On Thursday, February 8, the Latvian Saeima approved the introduction of sanctions against those on the so-called Magnitsky List, Delfi news outlet reports.
The bill, previously approved by the Parliamentary Commission for Foreign Affairs, lists 49 individuals who will be banned from entering Latvia. The results of the vote led the Saeima to call on the Cabinet of Ministers to impose the sanctions.
According to the main provisions of the Magnitsky Act, foreigners who are associated with large-scale corruption, money laundering or human rights violations will be banned from entering the country.
As explained earlier by the head of the Saeima Commission of Foreign Affairs Ojārs Kalniņš, the decision to support the bill “is a matter of honor for Latvia as a democratic and lawful state, and also a matter of conscience for each deputy of the Saeima.”
Kalniņš also noted that the imposing of sanctions with regard to the Magnitsky case means that Latvia is following in the footsteps of the U.S. Congress, the parliaments of Canada, the United Kingdom, Lithuania and Estonia, where legal actions “symbolically named after Magnitsky” have already been adopted.
“With its decision, the Saeima condemns Russia, which has not sufficiently investigated the circumstances of Magnitsky’s death, and also emphasizes that Latvia consistently opposes outright violations of human rights, financial fraud and corruption. The decision also calls on all parliaments of the EU and NATO countries to adopt “Magnitsky laws” in order to strengthen the legal environment. The Latvian Saeima supports sanctions at the EU Level,” the report said.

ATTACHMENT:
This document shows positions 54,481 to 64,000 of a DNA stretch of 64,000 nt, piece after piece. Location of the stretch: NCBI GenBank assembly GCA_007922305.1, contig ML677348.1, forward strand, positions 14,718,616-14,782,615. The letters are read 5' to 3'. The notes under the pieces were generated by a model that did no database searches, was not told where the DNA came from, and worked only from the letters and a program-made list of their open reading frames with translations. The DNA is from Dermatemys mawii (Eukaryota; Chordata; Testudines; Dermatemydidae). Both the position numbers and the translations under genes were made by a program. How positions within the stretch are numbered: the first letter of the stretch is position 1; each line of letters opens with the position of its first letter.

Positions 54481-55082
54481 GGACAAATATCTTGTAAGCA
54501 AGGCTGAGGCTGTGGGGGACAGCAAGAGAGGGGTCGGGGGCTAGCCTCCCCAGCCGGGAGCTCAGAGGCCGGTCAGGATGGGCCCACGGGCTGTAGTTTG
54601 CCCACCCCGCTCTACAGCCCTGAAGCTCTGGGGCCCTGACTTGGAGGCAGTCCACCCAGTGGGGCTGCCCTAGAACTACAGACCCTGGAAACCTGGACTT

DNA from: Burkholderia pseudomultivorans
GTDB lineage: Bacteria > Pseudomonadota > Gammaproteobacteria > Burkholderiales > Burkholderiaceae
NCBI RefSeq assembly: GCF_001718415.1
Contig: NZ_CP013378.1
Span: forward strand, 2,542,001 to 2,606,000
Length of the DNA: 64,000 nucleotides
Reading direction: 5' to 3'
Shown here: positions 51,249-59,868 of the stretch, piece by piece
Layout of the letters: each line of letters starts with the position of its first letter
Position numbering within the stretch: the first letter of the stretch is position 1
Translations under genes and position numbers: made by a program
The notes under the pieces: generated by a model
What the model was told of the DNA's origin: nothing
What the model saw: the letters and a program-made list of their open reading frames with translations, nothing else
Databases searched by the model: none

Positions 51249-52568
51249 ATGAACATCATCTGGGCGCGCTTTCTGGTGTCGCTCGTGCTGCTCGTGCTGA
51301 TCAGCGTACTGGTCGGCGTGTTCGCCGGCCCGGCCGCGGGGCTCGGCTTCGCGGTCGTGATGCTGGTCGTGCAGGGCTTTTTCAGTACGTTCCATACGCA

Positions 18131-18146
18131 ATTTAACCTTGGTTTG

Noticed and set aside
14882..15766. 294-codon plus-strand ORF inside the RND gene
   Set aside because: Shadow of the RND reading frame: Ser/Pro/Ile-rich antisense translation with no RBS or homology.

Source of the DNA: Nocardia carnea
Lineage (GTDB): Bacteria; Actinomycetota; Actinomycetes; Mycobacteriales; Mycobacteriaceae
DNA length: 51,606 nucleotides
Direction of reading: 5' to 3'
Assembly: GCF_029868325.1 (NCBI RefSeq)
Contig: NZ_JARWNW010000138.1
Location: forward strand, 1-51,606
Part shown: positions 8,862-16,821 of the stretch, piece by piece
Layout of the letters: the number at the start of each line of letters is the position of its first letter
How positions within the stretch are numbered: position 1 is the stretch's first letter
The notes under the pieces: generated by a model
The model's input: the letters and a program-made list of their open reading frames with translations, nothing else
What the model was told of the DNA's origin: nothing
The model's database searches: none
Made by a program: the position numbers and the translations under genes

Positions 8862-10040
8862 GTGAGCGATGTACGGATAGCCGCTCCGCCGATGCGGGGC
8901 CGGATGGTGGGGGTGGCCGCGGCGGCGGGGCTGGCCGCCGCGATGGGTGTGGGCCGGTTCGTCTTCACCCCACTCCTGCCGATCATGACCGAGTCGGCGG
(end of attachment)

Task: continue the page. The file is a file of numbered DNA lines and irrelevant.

Sergey Magnitsky, a lawyer for Hermitage Capital, accused Russian authorities of massive embezzlement, which was sanctioned and carried out by top Russian officials. He was arrested on charges of tax avoidance and died in prison after spending 358 days there. It is believed that Magnitsky was not provided with proper medical care.
Bill named after Magnitsky are already in force in the US (from 2012) and in Canada (since October 18, 2017). They impose personal sanctions against Russian citizens suspected of involvement in human rights violations.